The forms P11D, and where appropriate P9D, which report details of expenses and benefits provided to employees and directors for the year ended 5 April 2014, are due for submission to HMRC by 6 July 2014. The process of gathering the necessary information can take some time, so it is important that this process is not left to the last minute.
Employees pay tax on benefits provided as shown on the P11D, either via a PAYE coding notice adjustment or through the self assessment system. In addition, the employer has to pay Class 1A National Insurance Contributions at 13.8% on the provision of most benefits. The calculation of this liability is detailed on the P11D(b) form.
HMRC have updated their expenses and benefits toolkit for 2013/14 and record keeping for 2014/15. The toolkit consists of a checklist which may be used by advisers or employers to check they are completing the forms P11D correctly.
If you would like any help with the completion of the forms or the calculation of the associated Class 1A National Insurance liability please get in touch.
Internet links: http://www.hmrc.gov.uk/payerti/exb/forms.htm
HMRC would like employers to be aware that they have identified an issue with some employees who have student loans.
A few of the employees in this situation have had their employment status incorrectly ‘ceased’ on HMRC’s PAYE systems and this incorrect information has been passed to the Student Loans Company (SLC).
The SLC have written to these borrowers, querying their employment status. Employees affected by this issue are being asked to reply to the SLC saying they have not ceased or changed employer.
HMRC are hoping to correct their systems in the next few weeks. They have identified that there is an issue getting this corrected information on to the student loans system and are taking steps to resolve this issue.
Internet link: HMRC website
New research suggests that the number of workers on zero hour contracts, with no guarantee of hours or pay, are becoming more widespread.
Research by the Chartered Institute of Personnel and Development (CIPD) shows that there are up to a million workers on zero hour contracts. The survey also showed that only 14% of workers on these contracts were let down by their employers by them failing to provide sufficient hours each week.
However figures from the Office for National Statistics (ONS) show that only 250,000 people on zero hour contracts.
Zero hour contracts have become more widespread over recent years, particularly in the hospitality and retail sectors, where businesses view them as a cost effective way of satisfying short term staffing needs by using ‘on call’ staff.
Peter Cheese the CIPD’s CEO said:
‘Zero hours contracts, used appropriately, can provide flexibility for employers and employees and can play a positive role in creating more flexible working opportunities. This can for example allow parents of young children, carers, students and others to fit work around their home lives.’
‘However, for some this may be a significant disadvantage where they need more certainty in their working hours and earnings, and we need to ensure that proper support for employees and their rights are not being compromised through such arrangements. Zero hours contracts cannot be used simply to avoid an employer’s responsibilities to its employees.’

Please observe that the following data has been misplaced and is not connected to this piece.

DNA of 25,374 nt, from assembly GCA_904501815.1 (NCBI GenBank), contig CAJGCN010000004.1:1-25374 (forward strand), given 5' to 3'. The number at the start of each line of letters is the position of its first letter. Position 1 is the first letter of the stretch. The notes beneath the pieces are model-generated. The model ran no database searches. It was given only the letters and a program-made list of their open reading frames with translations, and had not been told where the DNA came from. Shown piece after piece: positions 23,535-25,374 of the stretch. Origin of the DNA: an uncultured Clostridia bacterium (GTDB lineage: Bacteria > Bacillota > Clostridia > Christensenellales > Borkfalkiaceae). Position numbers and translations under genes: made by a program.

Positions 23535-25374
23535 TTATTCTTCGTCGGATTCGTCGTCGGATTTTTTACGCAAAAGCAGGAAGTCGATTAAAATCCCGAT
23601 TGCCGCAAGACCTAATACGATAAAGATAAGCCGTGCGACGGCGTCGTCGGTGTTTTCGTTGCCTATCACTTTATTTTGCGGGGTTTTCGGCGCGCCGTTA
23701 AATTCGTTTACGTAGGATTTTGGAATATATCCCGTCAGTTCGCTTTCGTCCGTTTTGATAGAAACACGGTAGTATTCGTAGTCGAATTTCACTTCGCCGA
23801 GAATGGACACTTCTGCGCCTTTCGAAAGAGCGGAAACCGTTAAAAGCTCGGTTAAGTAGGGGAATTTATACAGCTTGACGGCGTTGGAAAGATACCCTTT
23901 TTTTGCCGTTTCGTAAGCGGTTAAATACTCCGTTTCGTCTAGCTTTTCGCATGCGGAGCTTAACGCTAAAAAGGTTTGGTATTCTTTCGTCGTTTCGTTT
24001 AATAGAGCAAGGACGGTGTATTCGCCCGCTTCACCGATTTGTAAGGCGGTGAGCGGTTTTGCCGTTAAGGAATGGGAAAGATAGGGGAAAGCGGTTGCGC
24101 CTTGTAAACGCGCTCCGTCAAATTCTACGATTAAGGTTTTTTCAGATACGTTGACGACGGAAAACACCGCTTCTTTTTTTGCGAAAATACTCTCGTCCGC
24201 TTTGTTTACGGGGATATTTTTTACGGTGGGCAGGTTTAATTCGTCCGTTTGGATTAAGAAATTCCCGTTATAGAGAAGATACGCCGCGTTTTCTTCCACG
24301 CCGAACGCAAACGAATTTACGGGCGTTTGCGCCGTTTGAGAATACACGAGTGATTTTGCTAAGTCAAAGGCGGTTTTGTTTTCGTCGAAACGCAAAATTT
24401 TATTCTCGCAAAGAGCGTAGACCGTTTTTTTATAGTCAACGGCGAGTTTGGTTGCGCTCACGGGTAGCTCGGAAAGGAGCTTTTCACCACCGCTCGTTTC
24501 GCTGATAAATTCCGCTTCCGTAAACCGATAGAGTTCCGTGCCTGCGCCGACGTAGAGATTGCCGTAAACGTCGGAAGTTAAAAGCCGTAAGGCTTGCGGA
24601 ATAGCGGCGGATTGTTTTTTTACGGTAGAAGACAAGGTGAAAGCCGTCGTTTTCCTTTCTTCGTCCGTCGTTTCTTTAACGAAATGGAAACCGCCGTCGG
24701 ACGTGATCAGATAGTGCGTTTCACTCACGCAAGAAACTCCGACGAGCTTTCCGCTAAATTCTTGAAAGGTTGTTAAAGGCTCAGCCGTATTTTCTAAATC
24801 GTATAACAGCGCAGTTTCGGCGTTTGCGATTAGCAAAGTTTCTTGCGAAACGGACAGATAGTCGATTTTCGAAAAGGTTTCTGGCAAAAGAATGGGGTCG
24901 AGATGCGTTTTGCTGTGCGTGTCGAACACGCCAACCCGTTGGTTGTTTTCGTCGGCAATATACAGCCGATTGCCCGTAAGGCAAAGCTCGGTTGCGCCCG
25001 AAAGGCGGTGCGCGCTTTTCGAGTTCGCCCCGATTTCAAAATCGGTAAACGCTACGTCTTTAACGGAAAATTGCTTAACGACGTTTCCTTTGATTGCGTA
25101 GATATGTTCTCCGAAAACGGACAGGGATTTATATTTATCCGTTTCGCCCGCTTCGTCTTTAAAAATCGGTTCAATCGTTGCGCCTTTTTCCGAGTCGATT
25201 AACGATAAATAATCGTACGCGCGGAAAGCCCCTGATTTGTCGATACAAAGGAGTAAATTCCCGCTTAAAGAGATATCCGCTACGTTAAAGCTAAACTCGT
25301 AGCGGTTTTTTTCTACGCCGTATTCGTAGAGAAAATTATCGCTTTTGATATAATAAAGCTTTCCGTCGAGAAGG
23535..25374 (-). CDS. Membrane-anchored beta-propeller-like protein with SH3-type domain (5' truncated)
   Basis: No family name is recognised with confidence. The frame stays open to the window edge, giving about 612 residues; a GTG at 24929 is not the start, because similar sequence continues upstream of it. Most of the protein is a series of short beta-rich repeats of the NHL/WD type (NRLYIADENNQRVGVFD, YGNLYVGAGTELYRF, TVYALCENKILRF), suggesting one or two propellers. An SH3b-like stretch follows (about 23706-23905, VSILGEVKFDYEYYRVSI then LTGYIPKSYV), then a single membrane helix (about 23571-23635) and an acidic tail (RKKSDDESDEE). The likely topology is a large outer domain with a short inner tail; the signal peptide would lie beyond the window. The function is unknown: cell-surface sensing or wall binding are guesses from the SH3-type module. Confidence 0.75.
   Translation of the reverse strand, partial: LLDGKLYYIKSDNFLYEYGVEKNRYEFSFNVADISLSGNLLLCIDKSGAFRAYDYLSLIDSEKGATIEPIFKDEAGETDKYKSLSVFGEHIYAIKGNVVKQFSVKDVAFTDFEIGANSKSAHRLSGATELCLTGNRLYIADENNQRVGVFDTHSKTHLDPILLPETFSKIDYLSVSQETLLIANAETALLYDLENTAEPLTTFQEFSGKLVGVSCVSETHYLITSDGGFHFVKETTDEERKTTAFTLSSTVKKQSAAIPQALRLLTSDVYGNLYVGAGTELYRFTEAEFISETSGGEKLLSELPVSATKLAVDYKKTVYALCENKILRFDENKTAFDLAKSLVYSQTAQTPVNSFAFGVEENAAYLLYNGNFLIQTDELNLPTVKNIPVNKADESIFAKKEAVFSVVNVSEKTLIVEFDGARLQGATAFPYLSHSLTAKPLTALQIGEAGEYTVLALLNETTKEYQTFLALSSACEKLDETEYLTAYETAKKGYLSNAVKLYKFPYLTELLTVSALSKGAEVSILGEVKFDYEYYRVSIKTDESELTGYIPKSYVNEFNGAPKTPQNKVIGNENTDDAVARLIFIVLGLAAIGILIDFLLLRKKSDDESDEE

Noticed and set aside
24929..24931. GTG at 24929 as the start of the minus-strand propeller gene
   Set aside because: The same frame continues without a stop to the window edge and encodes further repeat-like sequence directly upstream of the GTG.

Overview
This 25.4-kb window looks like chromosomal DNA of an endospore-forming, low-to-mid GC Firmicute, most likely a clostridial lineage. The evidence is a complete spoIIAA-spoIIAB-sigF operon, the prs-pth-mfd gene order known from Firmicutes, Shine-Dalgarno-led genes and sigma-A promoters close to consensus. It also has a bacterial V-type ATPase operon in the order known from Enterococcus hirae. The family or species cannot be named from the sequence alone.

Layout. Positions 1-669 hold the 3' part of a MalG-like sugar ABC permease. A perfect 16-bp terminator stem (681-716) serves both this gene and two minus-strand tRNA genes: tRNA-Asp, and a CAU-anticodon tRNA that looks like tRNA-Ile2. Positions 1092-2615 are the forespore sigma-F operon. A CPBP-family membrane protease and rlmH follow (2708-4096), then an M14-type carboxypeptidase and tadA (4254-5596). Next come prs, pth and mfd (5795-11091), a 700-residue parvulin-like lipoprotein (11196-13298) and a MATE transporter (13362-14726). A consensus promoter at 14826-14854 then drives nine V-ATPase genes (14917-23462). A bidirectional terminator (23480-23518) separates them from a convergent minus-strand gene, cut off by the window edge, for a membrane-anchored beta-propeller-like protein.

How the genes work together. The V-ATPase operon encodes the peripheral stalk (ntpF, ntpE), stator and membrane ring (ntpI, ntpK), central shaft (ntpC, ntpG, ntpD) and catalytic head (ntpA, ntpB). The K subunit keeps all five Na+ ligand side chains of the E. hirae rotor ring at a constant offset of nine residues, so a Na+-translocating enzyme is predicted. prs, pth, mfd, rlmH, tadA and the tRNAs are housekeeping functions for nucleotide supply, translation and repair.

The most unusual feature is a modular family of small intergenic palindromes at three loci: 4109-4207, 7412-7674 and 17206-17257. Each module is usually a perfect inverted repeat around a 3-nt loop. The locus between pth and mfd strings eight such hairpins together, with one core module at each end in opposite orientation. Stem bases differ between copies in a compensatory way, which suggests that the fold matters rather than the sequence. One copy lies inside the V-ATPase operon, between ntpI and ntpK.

Internet link: Press release
The Office for National Statistics has announced the latest official labour market statistics. These are as follows:
- The employment rate for those aged from 16 to 64 for February to April 2013 was 71.5%, down 0.1% from November 2012 to January 2013. There were 29.76 million people in employment aged 16 and over, up 24,000 from November 2012 to January 2013.
- The unemployment rate for February to April 2013 was 7.8% of the economically active population, unchanged from November 2012 to January 2013. There were 2.51 million unemployed people, down 5,000 from November 2012 to January 2013.
- The inactivity rate for those aged from 16 to 64 for February to April 2013 was 22.4%, up 0.1% from November 2012 to January 2013. There were 8.99 million economically inactive people aged from 16 to 64, up 40,000 from November 2012 to January 2013.
- Between February to April 2012 and February to April 2013 total pay rose by 1.3% and regular pay rose by 0.9%.
Neil Carberry, CBI Director for Employment and Skills, said:
‘It’s encouraging to see businesses feel able to pay people a little more through one-off bonuses, as economic conditions appear to have brightened. The use of bonuses rather than base pay awards suggests firms are still being cautious.’
‘The labour market always lags a few months behind the economy, so it’s not surprising that overall, the picture on unemployment remains fairly flat.’
‘However, we expect to see improving economic conditions making a more positive impact on job creation later this year and it’s encouraging that once again the private sector more than offset the number of positions lost in the public sector during the first quarter.’
Internet links: ONS statistics Press release
The government has updated the template of written employment particulars.
The template is an example of a written statement of employment particulars which meets the requirements of employment law.
Where an employee is employed for more than a month the employer must give them a written statement of employment particulars.
Internet link: Government Publications